This is a debate we have to have, not just because of the relative decline of America's economic power but because of its accelerating bankruptcy, and the desperate need to find budget savings if we are not going to get the massive Bush tax hike that's been pending since 2001. And yet questioning the value of being a global hegemon doesn't seem to enter into the mindset of those in the pundit-version of the military-industrial complex. Maybe they are too close to it to see the mounting contradictions. Or maybe these arguments are too telling to be countered, rather than just ignored. But the case for American retrenchment is both fiscal and prudential. Christopher Preble:
Some scholars, however, questioned the logic of hegemonic stability theory from the very beginning. A number continue to do so today. They advance arguments diametrically at odds with the primacist consensus. Trade routes need not be policed by a single dominant power; the international economy is complex and resilient. Supply disruptions are likely to be temporary, and the costs of mitigating their effects should be borne by those who stand to lose or gain the most. Islamic extremists are scary, but hardly comparable to the threat posed by a globe-straddling Soviet Union armed with thousands of nuclear weapons. It is frankly absurd that we spend more today to fight Osama bin Laden and his tiny band of murderous thugs than we spent to face down Joseph Stalin and Chairman Mao. Many factors have contributed to the dramatic decline in the number of wars between nation-states; it is unrealistic to expect that a new spasm of global conflict would erupt if the United States were to modestly refocus its efforts, draw down its military power, and call on other countries to play a larger role in their own defense, and in the security of their respective regions.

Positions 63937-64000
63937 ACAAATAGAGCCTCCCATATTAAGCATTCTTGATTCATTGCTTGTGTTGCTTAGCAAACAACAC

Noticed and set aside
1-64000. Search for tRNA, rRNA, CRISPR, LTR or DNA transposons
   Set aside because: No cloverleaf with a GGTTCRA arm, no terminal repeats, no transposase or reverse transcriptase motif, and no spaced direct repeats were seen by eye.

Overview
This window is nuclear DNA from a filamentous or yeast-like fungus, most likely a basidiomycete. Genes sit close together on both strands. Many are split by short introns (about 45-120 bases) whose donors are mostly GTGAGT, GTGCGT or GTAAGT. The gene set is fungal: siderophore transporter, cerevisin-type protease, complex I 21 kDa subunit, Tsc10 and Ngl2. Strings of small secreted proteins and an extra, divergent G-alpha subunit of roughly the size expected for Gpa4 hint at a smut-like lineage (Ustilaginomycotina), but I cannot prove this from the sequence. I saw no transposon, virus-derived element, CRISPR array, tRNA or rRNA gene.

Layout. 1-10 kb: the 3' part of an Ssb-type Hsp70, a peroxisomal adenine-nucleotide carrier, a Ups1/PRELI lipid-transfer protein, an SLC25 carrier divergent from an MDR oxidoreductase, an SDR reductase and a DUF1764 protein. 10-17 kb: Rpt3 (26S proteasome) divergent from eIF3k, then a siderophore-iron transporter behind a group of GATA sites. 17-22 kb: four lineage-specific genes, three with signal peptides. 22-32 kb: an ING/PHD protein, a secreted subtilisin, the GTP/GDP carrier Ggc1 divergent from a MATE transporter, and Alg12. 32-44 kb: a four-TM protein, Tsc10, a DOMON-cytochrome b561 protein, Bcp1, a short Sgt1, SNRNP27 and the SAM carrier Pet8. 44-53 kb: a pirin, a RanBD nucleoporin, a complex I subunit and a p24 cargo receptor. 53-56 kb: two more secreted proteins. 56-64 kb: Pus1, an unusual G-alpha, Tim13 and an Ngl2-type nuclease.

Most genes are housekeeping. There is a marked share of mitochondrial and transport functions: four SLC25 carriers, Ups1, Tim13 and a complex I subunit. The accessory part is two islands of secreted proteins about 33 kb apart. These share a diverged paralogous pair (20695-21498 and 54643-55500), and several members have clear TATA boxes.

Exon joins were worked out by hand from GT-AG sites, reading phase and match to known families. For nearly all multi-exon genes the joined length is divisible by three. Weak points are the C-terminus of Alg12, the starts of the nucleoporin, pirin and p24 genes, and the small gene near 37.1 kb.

But while there are credible alternatives to the United States serving in its current dual role as world policeman / armed social worker, the foreign policy establishment in Washington has no interest in exploring them. The people here have grown accustomed to living at the center of the earth, and indeed, of the universe. The tangible benefits of all this military spending flow disproportionately to this tiny corner of the United States while the schlubs in fly-over country pick up the tab.